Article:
Notes on The Sovereignty Paradox

In The Sovereignty Paradox Dominik Zaum (2007) discusses, inter alia, how to determine the impact of norms in international relations. What is the Sovereignty Paradox?

[The] ‘paradox of sovereignty’ is indicative of a deeper tension inherent in liberal internationalism: that communities can be ‘forced’ to be sovereign, analogous to Rousseau’s notion of ‘forcing man to be free’. This tension was identified by John Stuart Mill over a century ago in his writings on intervention, and has found a modern expression in today’s practices of international administration and statebuilding.

Zaum, p. 5

Zaum’s book

addresses the question of the impact of norms on policymaking, in particular the norms associated with sovereignty. The discussion of sovereignty is part of a larger debate in International Relations theory about the importance of the international normative context for the behaviour of actors.

Zaum, D. (2007). The Sovereignty Paradox: The norms and politics of international statebuilding. Oxford ; New York: Oxford University Press., p. 2.

Zaum argues that shared norms do matter in international relations.

The claim that norms matter for the behaviour of international actors has been at the heart of theories of international law, international society, and the ‘constructivist’ project, and the need for empirical evidence to support these theoretical enterprises has been singled out by parties on all sides of various academic debates, especially regarding constructivist theories. . . . (p 2)

Norms are social facts, and this makes them different from physical facts on several accounts. First, the existence of social facts depends on beliefs being held intersubjectively by actors. However, as norms are shared ideas, they are independent of the discourse and practices of individual actors, and can be an objective reality and constraint for individual actors. Thus, an actor might consider torture to be an acceptable practice, but is constrained in his actions by the fact that such a belief is not intersubjectively shared. Second, social facts are not eternal truths, but are shaped and changed by human practice. (p. 6)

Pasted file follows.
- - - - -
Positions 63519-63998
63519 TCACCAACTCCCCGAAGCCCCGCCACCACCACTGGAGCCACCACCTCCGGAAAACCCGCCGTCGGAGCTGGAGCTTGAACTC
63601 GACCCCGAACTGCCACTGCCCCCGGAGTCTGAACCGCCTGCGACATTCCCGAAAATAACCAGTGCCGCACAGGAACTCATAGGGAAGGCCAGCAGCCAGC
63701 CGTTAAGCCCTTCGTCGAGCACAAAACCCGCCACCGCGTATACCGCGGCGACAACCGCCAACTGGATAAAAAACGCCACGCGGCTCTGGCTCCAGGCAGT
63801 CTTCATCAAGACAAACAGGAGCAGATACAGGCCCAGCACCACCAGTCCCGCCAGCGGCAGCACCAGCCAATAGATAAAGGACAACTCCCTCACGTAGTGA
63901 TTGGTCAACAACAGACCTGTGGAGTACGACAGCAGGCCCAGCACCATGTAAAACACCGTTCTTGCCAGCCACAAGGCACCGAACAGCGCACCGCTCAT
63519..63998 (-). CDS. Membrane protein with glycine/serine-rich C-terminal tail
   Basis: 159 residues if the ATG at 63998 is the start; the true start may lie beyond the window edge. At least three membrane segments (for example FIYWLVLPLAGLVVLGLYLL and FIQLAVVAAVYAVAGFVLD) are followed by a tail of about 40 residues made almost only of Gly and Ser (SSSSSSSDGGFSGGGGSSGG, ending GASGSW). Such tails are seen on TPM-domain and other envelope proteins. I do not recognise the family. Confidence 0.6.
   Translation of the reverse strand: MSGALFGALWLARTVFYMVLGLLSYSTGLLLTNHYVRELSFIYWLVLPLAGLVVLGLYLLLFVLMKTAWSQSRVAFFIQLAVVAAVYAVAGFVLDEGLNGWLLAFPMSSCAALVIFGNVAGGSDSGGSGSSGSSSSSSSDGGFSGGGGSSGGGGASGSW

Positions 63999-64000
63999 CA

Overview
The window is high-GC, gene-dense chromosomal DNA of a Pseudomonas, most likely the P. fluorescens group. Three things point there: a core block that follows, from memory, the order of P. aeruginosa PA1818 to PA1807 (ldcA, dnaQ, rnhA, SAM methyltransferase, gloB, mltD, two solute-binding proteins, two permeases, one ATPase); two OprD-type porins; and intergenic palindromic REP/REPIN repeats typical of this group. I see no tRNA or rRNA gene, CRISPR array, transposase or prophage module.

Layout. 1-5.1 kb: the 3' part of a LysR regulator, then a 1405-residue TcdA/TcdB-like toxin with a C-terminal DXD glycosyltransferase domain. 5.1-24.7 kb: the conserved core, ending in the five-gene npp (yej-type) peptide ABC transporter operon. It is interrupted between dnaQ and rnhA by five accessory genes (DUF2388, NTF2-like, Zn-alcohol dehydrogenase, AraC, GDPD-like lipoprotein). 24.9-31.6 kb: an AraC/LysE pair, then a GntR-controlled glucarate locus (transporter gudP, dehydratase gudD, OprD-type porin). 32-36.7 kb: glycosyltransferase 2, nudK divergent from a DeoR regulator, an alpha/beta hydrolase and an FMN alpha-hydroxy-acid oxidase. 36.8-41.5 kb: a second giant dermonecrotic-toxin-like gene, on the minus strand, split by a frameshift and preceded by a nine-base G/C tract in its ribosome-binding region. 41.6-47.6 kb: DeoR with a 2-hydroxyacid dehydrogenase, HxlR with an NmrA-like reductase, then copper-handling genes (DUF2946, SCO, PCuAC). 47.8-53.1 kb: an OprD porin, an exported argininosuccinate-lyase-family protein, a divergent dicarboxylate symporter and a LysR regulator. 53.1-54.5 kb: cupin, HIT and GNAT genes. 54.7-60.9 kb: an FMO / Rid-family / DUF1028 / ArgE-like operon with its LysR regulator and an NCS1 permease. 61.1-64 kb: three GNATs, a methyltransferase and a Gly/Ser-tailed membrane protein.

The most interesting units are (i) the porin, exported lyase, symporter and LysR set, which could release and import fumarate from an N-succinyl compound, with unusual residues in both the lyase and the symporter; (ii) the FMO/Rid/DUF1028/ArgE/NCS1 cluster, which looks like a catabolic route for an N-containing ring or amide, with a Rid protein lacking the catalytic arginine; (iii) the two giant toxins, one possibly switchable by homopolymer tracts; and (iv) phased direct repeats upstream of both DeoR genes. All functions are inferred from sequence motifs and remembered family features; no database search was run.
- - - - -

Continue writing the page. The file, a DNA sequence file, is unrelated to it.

Zaum argues that if a state or government insists on sovereignty it might ignore international “shared norms,” which then undermines that sovereignty. International cooperation is a better strategy.

My response: Following the Law of Parsimony, or Occam’s Razor, we can do without the intersubjectivity concept. This has to do with the social dimension of meaning–the awareness that others see the world differently, or rather construct a different world. One person can never know what someone else (alter) is thinking due to operational closure of psychic systems. Psychic operational closure means we cannot share thoughts; we can only “share” language. Ideas cannot be shared. Thoughts, ideas, feelings, etc.–if they are to matter sociologically–must be translated into meaningful communication within a social system. Norms are not ideas, but rather expectations–and expectations function socially.

Furthermore, there is no need to assume (or deny) that expectations are things that exist in the minds of people. Minds are operationally closed systems. Expectations function socially, and they can only be observed in communication. Social theory doesn’t need to speculate about what happens in the minds of people. Thus, if one claims that that an actor who wants to engage in torture is “constrained in his actions by the fact that such a belief is not intersubjectively shared,” he is just speculating about motivation–again making guesses about what is going on in someone’s mind.

Zaum’s focus on individual actors and actions is not helpful because society does not consist of collections of individual actors (with their thoughts or beliefs); it consists of communication–and only communication. Hence, basing international relations theory on the assumption of individual actors–these actors being states or governments–is not helpful. It’s more productive to observe communication. We can look at the distinctions that guide communication, observing how these distinctions (such as developed/developing nation) evolve, etc. Sovereign/dependent is another important distinction.

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